Sunday, 30 November 2008

Elbow: The Seldom Seen Kid

Cover I'm often left feeling guilty about Elbow.

I came away from their Delamere gig feeling slightly disappointed. Whilst they were clearly on form, and all the songs were of high quality, I said at the time:

"Most (if not all) of Elbow's songs are quite heavy. There's nothing with vigor, nothing with "get up and go". Whilst I still say that every single song was very impressive, 90 minutes of it (including encore) did end up being a bit too much. Short bursts are brilliant, such a long set I'm not too sure."

Their fourth album was released back in March, and yet it wasn't until after they won the Mercury Prize that I ventured out and bought it. And now it's taken 6 weeks to actually put finger to keyboard to write a review of it.

But, I think there's something extra here. Perhaps I just wasn't in an Elbow "mood" back in June. Because, after hearing more and more tracks from the album, there was only one group I wanted to win the Mercury. And the reason it's taken so long to review the album is because it's been in the CD player in my car for most of that period.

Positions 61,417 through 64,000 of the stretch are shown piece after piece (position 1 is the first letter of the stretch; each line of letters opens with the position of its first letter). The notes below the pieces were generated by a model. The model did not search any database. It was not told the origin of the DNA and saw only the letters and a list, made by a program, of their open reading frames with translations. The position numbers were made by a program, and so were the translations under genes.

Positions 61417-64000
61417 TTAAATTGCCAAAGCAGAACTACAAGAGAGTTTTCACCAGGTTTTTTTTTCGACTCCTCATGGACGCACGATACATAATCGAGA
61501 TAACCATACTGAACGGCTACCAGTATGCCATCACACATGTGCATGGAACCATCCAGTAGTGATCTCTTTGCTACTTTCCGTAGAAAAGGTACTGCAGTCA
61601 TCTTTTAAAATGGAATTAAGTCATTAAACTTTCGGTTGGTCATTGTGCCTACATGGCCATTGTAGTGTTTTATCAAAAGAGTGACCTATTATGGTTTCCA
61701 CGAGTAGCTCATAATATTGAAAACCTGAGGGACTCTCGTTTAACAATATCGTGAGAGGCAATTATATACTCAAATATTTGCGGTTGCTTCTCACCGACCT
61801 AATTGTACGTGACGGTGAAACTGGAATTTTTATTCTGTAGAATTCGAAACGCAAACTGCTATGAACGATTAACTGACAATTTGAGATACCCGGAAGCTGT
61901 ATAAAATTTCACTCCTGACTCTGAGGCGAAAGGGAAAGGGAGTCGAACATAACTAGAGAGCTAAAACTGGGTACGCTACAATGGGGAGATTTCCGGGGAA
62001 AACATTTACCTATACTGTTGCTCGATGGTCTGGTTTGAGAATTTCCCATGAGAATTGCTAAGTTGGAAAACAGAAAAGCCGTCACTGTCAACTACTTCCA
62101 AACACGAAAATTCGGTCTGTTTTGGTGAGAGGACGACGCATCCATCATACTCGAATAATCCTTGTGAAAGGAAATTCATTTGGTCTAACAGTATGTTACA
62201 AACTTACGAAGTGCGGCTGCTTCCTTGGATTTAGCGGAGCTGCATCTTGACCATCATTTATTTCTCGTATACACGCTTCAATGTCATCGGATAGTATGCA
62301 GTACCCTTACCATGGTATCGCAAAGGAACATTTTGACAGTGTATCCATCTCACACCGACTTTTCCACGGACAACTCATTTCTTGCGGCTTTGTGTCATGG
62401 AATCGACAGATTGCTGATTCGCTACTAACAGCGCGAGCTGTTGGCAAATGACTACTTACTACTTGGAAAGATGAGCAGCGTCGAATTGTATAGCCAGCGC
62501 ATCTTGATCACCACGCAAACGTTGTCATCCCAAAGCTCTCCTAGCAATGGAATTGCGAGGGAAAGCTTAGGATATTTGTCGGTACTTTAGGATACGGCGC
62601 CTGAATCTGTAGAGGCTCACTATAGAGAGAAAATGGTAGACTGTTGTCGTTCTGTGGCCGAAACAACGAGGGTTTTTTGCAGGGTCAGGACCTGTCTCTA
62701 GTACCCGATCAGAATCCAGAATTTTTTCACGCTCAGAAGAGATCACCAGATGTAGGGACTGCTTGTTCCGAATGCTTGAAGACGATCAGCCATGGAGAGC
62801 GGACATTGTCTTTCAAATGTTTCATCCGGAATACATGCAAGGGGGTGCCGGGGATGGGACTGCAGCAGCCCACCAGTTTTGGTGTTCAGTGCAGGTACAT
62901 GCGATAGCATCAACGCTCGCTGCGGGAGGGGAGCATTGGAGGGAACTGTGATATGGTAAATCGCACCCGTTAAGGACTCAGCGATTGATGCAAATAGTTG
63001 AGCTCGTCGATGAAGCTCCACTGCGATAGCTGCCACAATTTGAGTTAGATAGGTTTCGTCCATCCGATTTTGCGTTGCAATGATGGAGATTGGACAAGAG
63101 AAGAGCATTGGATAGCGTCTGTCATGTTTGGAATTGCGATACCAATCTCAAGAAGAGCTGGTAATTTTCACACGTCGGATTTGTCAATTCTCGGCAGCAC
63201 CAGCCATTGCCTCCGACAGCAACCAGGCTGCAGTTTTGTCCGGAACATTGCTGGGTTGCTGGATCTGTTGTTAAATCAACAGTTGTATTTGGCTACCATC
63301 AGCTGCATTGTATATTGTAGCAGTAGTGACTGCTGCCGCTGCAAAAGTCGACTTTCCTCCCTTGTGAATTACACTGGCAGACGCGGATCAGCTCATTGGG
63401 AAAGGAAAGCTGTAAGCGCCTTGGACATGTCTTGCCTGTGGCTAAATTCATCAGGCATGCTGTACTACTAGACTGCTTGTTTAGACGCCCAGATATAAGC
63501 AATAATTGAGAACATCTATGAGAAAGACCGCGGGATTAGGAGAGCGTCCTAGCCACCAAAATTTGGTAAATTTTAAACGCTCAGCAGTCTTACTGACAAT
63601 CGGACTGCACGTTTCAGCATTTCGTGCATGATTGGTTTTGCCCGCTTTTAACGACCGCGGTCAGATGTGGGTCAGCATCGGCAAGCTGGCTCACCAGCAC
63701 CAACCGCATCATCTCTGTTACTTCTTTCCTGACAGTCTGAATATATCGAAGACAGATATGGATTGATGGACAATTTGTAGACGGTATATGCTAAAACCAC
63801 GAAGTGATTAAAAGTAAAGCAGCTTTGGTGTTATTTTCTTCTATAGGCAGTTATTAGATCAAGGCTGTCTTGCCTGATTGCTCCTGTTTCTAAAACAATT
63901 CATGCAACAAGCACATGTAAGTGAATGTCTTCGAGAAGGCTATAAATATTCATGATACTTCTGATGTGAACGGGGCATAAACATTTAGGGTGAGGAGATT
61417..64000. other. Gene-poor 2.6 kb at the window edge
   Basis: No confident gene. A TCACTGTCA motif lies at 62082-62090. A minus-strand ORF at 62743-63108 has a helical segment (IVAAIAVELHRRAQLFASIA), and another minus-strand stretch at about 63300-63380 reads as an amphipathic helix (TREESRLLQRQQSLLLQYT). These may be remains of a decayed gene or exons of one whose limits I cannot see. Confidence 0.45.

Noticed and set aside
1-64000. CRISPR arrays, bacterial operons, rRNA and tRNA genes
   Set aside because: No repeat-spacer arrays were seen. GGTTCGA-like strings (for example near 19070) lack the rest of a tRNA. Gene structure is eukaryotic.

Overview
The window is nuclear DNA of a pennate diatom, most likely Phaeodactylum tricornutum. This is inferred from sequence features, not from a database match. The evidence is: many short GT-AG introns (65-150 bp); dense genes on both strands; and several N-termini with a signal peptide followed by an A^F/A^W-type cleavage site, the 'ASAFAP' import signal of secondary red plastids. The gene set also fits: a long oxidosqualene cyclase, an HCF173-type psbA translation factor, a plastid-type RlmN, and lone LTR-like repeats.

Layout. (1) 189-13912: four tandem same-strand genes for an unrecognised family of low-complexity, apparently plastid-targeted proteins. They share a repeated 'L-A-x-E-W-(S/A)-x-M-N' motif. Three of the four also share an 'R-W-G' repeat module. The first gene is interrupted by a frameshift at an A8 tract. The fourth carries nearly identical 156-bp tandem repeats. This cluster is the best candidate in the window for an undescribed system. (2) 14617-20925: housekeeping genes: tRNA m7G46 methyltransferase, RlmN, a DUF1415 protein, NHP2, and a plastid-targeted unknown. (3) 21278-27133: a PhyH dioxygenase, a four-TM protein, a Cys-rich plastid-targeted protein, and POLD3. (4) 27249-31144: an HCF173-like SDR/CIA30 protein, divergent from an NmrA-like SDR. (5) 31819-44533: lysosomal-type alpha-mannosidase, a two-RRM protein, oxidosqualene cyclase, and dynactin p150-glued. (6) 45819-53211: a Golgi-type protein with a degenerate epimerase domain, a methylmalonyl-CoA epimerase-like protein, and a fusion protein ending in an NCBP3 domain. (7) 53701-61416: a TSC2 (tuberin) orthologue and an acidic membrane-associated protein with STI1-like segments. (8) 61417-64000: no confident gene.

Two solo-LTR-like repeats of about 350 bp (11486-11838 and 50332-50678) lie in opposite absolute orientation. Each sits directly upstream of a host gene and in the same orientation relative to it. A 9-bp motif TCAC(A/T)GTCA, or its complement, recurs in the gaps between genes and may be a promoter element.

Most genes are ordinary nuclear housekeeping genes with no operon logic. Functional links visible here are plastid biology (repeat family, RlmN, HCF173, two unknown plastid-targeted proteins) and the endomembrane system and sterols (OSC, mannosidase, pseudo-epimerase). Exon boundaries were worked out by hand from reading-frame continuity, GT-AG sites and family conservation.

Elbow's music is heavy. It's powerful. And this makes in brilliant. The Seldom Seen Kid just proves this. And, after listening to it again and again - a truly worthy winner of the Mercury

It takes less than a minute for the album to state it's intent, with the powerful chord in Starling. It makes you sit up and listen. Listen to the brilliant lyrics.

We made the moon our mirrorball. The streets an empty stage. The city sirens violins. Everything has changed. (Mirrorball)

A modern take on romanticism. There's haunting melodies (Weather to Fly), tuneful duets (The Fix), and true brilliance in what is still a strong contender for Tune of the Year (One Day Like This).

Not one bad track. In one way, I ended up being surprised by how much I like it. But, I think deep down, I should have expected it. And it's a very worthwhile purchase even if, like me, it's taken you a while a figure it out.

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